No fan of Dickens should scribble the following drivel in her journal: “I read Bleak House because others don’t” (2012). It isn’t even true. I was doodling. Tens of thousands are reading Bleak House as we speak (probably). Maybe tens of millions.
But people on the internet are often flummoxed by Dickens. They speed through the succinct Tale of Two Cities but are defeated by the bulk of Bleak House. In an online forum somebody wrote: “In doing a little research I ran across an article arguing that if Dickens were alive today he’d probably be writing soap operas, and I completely agree.”
This is a person who reads for plot not for language. But as I scrawled in my journal I became as inky and indignant as one of my favorite characters in Bleak House, Caddy Jellyby, who miserably pens long letters dictated by her philanthropist mother about fund-raising for a project in Borrioboola-Gha in Africa. Mrs. Jellyby neglects her family.
September 26, 2018
I am reading quietly, interrupted only by the cats, and it does seem the best book I’ve read in ages. For a few hours a day I am free from worry about politics, leaky roofs, tornado warnings, and renewing library cards and state IDs.
I love Dickens’ masterly use of English. Where did he learn the rhetorical language? His use of anaphora is flamboyant–acrobatics in a circus of repetition. Here is one of the most famous passages.
Fog everywhere. Fog up the river, where it flows among green aits and meadows; fog down the river, where it rolls defiled among the tiers of shipping and the waterside pollutions of a great (and dirty) city. Fog on the Essex marshes, fog on the Kentish heights. Fog creeping into the cabooses of collier-brigs; fog lying out on the yards, and hovering in the rigging of great ships; fog drooping on the gunwales of barges and small boats. Fog in the eyes and throats of ancient Greenwich pensioners, wheezing by the firesides of their wards; fog in the stem and bowl of the afternoon pipe of the wrathful skipper, down in his close cabin; fog cruelly pinching the toes and fingers of his shivering little ’prentice boy on deck. Chance people on the bridges peeping over the parapets into a nether sky of fog, with fog all round them, as if they were up in a balloon, and hanging in the misty clouds.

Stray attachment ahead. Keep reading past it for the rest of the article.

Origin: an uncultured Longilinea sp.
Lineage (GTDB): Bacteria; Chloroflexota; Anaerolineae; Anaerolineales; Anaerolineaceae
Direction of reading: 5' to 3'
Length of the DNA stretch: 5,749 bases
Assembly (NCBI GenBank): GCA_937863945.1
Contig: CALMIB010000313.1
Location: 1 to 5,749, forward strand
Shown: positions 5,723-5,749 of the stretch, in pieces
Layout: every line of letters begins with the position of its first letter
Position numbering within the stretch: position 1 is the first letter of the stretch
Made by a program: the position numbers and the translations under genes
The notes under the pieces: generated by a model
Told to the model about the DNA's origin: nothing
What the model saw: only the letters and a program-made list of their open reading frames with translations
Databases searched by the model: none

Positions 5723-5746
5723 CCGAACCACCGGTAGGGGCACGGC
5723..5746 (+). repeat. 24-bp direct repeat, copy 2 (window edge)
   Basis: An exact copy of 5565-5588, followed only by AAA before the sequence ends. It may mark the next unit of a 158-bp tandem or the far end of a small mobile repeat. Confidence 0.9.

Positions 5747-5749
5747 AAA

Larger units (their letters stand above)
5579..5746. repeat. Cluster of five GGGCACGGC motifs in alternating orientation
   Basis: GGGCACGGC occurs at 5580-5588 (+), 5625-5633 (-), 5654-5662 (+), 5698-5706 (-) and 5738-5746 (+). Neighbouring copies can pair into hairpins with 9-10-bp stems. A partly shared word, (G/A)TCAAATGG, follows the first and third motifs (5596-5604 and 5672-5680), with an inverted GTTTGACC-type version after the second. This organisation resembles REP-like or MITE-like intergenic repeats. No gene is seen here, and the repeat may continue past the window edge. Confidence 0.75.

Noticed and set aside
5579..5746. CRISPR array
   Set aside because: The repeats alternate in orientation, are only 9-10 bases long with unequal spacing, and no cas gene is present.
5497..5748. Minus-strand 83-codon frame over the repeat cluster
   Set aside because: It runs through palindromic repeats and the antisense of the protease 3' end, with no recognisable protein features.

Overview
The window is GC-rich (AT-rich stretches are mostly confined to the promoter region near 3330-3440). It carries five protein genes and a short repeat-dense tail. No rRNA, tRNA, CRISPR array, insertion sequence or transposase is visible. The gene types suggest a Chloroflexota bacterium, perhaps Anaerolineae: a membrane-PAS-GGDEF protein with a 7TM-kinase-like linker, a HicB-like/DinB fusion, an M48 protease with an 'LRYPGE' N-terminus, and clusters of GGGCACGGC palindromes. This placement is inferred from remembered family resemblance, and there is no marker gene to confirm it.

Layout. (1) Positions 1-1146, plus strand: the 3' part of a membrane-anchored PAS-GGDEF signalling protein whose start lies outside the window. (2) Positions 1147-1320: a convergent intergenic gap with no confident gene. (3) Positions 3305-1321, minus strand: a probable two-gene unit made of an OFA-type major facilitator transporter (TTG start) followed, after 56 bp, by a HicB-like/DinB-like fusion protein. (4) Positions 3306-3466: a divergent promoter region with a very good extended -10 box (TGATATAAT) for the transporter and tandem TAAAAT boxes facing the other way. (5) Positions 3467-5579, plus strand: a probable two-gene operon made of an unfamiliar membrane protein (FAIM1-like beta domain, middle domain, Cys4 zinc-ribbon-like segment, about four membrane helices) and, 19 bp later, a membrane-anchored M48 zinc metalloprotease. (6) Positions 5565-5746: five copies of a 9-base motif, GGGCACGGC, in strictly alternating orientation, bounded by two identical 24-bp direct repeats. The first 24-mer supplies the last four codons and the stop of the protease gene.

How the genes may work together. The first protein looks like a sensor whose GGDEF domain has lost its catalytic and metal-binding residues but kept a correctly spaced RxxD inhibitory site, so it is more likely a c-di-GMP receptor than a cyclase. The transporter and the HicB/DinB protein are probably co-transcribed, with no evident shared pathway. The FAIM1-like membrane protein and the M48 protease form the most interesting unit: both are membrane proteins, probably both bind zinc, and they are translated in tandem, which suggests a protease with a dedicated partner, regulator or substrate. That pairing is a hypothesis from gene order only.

The action pivots around a court case about a will. In the nightmare world of Chancery, Jarndyce v Jarndyce drags on for decades, and the litigators kill themselves or go mad. But the charming, well-educated orphan Esther Summerson shines a light on her circle. Esther, whose lovely first-person narrative (“Esther’s Narrative”) is at the heart of the novel, is a kind of Cinderella character (not princessy, though). Raised by a godmother who devastates her by saying she would have been better off unborn, Esther does not know her parentage. Yet Esther, whose education is paid for by her guardian John Jarndyce, is the most filial, loving character of all. First she becomes an adored teacher; then she is invited to Bleak House by John Jarndyce to live with two other orphans, wards of court, pretty Ada and witty Richard. Richard, alas, believes Jarndyce and Jarndyce will make him rich.
There is redemption among many of the orphans. Interestingly, nuclear families are less nurturing than makeshift families. (Are we talking about the 1960s?) Orphans, bachelors, spinsters, elderly eccentrics, the mad, the poor, the single, and the rootless come together. The nuclear families are damaging, among them the Jellybys, the Pardiggles, and the Skimpoles.
Esther is connected to everyone, I think. But I won’t give away her lineage.